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For his part, Johnson said he returned home that evening and, no longer needing the grim photos, deleted them from his phone.

But that was not the end. In a flowchart posted in the courtroom, Bryant’s attorney, Luis Li, explained what he said happened to the photos Johnson says he sent to the command post.

Li said two people spread them further. One of those assistants was an intern who had also worked on accident response and two days later showed them to a bartender he considered a friend, as well as his niece and to another deputy who allegedly shared them with another deputy while playing the “Call of Duty” video game, Li said.

In total, Li’s flowchart suggests the photos were shared or viewed by at least 13 people, not all for investigative reasons.

“Curiosity got the better of us,” one of the MPs said in an interview with Home Affairs broadcast outside the court.

Separately, the photos taken by the firefighters were said to have been shared or shown to at least a dozen people, according to the complainants.
Also on Friday, former emergency medical technician, wife of a Los Angeles firefighter and cousin of one of the victims, Luella Weireter, said she saw an LA County firefighter sharing photos of Bryant’s remains and other images of the accident site with the participants of a prize. banquet in February 2020.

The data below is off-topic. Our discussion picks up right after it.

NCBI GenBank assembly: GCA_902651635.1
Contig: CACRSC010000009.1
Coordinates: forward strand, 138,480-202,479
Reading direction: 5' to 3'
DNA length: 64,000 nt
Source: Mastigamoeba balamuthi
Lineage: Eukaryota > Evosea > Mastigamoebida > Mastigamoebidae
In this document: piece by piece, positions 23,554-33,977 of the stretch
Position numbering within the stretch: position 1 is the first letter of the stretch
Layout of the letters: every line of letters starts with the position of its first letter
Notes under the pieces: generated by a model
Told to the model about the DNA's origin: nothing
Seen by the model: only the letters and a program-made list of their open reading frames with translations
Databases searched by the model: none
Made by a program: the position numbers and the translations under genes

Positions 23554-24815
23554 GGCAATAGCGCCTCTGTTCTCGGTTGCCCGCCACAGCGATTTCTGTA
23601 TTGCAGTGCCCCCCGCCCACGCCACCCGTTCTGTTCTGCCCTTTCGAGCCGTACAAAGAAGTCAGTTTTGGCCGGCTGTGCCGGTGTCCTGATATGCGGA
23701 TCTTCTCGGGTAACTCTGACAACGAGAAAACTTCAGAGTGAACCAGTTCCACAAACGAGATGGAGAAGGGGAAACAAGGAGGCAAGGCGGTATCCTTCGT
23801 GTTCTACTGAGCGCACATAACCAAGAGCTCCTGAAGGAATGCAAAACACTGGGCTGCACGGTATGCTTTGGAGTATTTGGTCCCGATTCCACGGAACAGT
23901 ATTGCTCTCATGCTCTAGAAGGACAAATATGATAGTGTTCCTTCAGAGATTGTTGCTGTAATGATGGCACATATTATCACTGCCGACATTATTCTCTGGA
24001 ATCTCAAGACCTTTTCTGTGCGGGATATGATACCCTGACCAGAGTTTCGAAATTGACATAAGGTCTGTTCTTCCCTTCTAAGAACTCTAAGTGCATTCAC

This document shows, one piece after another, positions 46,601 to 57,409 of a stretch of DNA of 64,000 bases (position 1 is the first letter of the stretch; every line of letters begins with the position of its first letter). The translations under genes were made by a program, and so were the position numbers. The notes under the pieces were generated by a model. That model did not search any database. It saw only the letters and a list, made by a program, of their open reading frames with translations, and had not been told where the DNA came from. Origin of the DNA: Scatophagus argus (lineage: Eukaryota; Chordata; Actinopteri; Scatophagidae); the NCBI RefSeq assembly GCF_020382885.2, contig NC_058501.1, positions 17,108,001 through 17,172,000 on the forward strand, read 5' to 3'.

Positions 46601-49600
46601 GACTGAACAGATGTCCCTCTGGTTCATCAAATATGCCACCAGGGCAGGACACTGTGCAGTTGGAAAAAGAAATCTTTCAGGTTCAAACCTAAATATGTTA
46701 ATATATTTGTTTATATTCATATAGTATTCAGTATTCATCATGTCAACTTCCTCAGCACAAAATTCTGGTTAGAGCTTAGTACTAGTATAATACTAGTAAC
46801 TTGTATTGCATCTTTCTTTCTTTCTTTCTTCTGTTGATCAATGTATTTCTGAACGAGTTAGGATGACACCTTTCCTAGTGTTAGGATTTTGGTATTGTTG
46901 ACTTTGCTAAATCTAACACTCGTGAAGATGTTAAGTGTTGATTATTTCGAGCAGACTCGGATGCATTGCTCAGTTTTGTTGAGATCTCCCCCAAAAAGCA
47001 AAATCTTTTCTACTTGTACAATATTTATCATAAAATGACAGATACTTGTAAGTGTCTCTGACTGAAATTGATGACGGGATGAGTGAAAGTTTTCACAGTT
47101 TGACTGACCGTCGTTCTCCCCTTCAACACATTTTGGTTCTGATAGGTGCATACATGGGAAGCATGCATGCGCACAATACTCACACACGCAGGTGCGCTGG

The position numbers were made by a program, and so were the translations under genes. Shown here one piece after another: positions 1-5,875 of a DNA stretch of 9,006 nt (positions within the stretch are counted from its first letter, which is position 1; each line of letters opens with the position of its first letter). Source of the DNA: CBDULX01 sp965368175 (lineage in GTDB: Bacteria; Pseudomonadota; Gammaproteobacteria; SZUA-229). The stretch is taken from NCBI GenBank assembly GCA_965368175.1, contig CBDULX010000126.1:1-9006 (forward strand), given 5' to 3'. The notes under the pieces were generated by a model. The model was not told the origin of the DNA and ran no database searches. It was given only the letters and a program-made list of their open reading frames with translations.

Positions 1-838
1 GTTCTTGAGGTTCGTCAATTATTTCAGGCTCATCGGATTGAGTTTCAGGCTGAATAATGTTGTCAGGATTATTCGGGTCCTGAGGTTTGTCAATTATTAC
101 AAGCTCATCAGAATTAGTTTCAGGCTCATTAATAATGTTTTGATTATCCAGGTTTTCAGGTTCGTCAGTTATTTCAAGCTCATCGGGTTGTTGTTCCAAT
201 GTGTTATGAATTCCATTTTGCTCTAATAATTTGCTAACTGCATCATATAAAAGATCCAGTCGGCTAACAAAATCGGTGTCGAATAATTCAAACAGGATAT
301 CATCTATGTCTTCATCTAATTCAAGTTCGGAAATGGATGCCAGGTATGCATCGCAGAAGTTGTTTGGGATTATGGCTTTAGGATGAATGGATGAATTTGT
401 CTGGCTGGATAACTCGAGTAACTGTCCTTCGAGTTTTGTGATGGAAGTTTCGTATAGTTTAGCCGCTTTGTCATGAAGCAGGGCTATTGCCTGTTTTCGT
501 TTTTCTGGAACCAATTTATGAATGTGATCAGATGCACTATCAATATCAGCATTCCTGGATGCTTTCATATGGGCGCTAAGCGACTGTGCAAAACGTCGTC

After a small group of people at her table viewed the footage on a cellphone, in what Weireter called a sleight of hand, she testified to seeing a firefighter walk away from the group, saying, “I can’t believe I just looked at Kobe’s burnt body, and now I’m about to eat.”

On cross-examination, the county attorney argued that Weireter had not seen the photos herself and that as an EMT, her training would also have taught her how to document a scene.

No regrets

A key argument in the case is whether the photos had to be taken at all. It’s what the defense calls “the accident site photograph,” and several witnesses testified to its validity as part of an initial response to an accident.

“Obviously the command post would want to know what they’re dealing with,” said David Katz, a reserve deputy with the county search and rescue team who responded to the scene hours after the crash. .

Deputy Johnson said on the stand that it is common for photographs of sites to be taken “before evidence can be destroyed or victims can be moved”.

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But the plaintiffs argued the gruesome photos were not necessary to stage an appropriate response to the crash. They also claim the county failed to contain the photos because it never forensically searched the personal electronic devices of those who received them.

The county calls its actions sufficient, pointing to the fact that the photos have yet to surface online.

Deputy Johnson remained convinced that he was simply doing his job.

“Did your testimony that taking close-ups of Kobe Bryant’s arm and hand helped the command post determine if additional resources were needed?” asked plaintiff’s attorney Eric Tuttle. “Yes, sir,” Johnson replied.

“Do you regret something you did…?” Tuttle asked.

Johnson responded confidently.

“No sir.”